The turbulence of today’s business environment—volatility in market positions, unpredictability of competitive outcomes, and a widening gap in performance between winners and losers—makes classical strategic planning increasingly limiting. To keep pace with incessant change, companies need a more adaptive and dynamic approach to strategy. In “Adaptive Advantage,” we described an approach that involves iterative experimentation through a process comprising variation, selection, and amplification, with modulation at its center.
Companies adapt to rapid changes in competitive markets by introducing variation into their products and internal routines. They select the most promising variations through stage gates, portfolio management, pilots, or full-scale tests. And they amplify and embed their successes through resource allocation, internal or external competition, and specialization. These activities are fine-tuned through modulation—the locus of strategic intent in the process—in response to the environment, corporate goals, and outcomes.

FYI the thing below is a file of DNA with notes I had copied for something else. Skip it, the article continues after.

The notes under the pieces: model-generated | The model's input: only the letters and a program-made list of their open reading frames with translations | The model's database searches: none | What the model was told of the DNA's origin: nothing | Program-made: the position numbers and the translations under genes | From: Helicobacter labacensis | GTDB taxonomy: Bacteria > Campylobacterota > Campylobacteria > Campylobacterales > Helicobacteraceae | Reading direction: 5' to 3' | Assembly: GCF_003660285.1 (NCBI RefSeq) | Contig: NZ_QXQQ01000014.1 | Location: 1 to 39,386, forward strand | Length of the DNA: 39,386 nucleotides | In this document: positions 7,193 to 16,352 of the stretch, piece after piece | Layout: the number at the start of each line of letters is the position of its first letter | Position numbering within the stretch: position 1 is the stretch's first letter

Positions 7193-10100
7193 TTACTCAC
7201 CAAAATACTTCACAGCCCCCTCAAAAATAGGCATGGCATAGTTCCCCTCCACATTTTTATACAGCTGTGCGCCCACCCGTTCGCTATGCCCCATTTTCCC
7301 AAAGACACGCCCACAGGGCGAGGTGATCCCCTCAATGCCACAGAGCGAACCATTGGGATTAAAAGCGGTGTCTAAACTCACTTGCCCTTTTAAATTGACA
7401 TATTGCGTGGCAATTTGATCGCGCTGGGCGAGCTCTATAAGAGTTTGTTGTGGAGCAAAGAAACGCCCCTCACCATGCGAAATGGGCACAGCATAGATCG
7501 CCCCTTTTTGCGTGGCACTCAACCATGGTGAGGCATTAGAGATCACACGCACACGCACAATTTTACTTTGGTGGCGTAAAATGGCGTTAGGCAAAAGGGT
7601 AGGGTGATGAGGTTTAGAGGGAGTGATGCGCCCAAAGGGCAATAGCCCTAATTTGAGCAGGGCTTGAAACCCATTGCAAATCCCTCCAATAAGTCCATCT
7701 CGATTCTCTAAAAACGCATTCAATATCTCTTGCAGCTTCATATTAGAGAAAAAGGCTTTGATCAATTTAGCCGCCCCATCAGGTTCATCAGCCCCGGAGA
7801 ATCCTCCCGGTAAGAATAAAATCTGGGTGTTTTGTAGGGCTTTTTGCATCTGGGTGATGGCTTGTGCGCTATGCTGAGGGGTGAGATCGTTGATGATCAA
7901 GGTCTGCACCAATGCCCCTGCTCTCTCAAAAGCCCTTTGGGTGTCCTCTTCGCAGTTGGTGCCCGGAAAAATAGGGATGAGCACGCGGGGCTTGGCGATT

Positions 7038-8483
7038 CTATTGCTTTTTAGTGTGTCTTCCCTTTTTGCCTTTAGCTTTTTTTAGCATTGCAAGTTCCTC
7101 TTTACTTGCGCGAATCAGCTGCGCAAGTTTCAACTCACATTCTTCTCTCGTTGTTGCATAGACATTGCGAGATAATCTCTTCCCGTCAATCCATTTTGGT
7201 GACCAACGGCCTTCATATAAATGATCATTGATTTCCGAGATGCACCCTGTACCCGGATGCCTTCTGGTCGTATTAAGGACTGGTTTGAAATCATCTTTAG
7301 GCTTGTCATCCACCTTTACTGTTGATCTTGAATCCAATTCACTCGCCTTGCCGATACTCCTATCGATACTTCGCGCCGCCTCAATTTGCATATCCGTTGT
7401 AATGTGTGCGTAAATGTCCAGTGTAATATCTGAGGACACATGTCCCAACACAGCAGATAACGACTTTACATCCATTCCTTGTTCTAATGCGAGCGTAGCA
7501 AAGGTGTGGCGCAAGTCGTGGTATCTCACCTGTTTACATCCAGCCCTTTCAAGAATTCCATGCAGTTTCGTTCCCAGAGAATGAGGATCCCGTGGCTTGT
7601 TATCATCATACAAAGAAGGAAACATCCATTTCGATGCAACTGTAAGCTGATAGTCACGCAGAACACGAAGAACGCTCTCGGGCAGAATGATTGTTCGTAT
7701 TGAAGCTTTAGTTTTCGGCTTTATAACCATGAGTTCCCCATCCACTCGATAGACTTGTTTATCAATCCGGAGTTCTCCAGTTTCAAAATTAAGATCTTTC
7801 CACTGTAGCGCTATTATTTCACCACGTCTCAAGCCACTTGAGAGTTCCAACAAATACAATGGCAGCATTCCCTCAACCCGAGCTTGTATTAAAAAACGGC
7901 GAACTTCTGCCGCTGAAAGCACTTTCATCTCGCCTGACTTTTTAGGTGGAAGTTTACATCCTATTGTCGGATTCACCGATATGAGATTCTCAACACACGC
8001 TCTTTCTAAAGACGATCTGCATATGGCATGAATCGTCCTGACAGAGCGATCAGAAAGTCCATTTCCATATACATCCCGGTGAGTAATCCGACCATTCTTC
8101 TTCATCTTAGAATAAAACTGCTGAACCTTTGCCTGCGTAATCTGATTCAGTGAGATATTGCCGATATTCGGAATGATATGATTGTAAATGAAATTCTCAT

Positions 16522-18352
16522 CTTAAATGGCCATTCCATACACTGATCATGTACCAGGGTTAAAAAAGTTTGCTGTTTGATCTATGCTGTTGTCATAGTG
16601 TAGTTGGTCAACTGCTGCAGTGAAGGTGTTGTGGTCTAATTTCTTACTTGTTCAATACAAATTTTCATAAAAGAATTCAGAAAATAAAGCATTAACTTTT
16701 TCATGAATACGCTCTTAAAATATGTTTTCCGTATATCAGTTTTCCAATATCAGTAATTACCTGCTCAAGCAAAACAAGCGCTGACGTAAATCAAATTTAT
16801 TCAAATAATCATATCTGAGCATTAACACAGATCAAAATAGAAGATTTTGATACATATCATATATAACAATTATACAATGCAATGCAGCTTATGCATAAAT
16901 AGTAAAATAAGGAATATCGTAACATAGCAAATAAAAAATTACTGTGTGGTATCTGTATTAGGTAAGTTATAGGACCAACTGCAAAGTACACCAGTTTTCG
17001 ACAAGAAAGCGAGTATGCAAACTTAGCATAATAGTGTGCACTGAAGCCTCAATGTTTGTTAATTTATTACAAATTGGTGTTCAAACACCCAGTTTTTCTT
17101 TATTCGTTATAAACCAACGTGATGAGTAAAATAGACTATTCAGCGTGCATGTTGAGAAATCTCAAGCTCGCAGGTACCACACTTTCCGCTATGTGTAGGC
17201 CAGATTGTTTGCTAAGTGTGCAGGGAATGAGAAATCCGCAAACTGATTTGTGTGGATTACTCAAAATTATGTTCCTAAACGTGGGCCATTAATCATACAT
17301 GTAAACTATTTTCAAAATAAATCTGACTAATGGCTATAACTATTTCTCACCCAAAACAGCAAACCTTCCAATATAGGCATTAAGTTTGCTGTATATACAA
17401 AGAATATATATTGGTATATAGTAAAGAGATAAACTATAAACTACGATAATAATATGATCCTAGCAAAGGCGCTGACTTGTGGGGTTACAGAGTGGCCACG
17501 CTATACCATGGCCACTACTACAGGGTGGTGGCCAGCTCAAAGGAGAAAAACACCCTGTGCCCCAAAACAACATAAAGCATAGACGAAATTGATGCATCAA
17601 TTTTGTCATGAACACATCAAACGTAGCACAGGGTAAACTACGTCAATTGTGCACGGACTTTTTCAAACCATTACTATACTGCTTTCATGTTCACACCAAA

The choices a company makes in modulating variation, selection, and amplification are at the heart of adaptive strategy and its organizational implications. They affect organizational structure, governance, external relations, innovation, marketing strategy, and culture, to name but a few elements. The mechanisms of modulation are fundamentally organizational in nature: they are embodied in the way people make decisions and behave in the workplace. There is no adaptive strategy without an adaptive organization. Hence the critical importance of people advantage.